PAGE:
If you experience symptoms that could be related to ovarian cancer, your healthcare provider will likely start the diagnostic process with the following steps:

  • Pelvic exam: During this exam, your healthcare provider will manually check for any abnormalities in your ovaries, uterus, and other pelvic organs. 
  • CA-125 blood test: This test measures the level of a protein called CA-125 in your blood. Elevated levels may indicate the presence of ovarian cancer, but it’s important to note that other conditions, such as endometriosis or pelvic inflammatory disease, can also cause increased CA-125 levels. The test involves a simple blood draw and can usually be done in your healthcare provider’s office or at a lab.

If the results of these initial tests suggest the possibility of ovarian cancer, your healthcare provider may recommend the following imaging tests:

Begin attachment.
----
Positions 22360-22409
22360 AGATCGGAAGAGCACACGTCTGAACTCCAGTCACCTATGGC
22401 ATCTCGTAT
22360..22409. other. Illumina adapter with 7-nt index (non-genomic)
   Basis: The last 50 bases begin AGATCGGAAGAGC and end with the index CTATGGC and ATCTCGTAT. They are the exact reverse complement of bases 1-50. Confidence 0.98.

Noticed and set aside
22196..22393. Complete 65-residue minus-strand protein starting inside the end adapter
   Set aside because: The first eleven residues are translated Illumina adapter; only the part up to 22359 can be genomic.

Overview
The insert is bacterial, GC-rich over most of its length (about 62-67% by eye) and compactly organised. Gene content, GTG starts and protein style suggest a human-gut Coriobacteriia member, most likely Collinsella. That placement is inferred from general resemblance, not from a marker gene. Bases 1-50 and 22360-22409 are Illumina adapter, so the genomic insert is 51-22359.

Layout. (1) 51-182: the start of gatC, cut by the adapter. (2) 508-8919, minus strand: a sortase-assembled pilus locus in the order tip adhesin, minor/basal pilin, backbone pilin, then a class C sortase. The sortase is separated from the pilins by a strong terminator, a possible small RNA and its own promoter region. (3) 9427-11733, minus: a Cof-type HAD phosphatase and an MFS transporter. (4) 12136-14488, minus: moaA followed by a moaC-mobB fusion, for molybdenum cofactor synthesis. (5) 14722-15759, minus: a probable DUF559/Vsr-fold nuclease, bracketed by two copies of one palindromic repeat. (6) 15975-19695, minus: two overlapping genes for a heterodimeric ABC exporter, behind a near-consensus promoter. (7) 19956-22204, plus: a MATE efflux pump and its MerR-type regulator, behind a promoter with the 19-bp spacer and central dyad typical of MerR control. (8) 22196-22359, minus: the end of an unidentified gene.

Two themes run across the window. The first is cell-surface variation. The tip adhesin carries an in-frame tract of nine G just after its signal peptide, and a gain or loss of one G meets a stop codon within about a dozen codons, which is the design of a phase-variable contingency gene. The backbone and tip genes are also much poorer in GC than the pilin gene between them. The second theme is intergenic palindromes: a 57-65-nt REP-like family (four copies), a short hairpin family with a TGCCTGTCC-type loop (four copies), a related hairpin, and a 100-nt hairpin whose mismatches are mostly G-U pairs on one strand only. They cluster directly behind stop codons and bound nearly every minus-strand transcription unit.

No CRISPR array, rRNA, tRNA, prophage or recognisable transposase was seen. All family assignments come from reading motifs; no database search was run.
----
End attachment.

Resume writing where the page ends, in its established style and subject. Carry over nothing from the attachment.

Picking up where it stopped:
• Ultrasound: This test uses sound waves to create images of your ovaries and other pelvic organs. You’ll lie on an exam table, and a technician will apply a gel to your abdomen and move a transducer (a small device that emits sound waves) over your skin. In some cases, a transvaginal ultrasound may be performed, in which a small transducer is inserted into your vagina to get a closer look at your ovaries.
  • CT scan or MRI: These imaging tests provide more detailed pictures of your ovaries and surrounding organs. Both tests usually take 30-60 minutes and may require you to hold your breath for short periods.

Additional Testing

When ovarian cancer is suspected, doctors usually avoid performing incisional or needle biopsies due to the potential risk of causing cancer cells to spread. However, in certain situations, these types of biopsies may be conducted on other parts of the body to determine if the ovarian cancer has spread (metastasized).

If initial tests and examinations indicate the likelihood of ovarian cancer, a surgical biopsy involving the removal of tissue (excisional biopsy) is necessary for confirmation. At this point in the diagnostic process, it is recommended that patients consult with a gynecologic oncologist before undergoing surgery.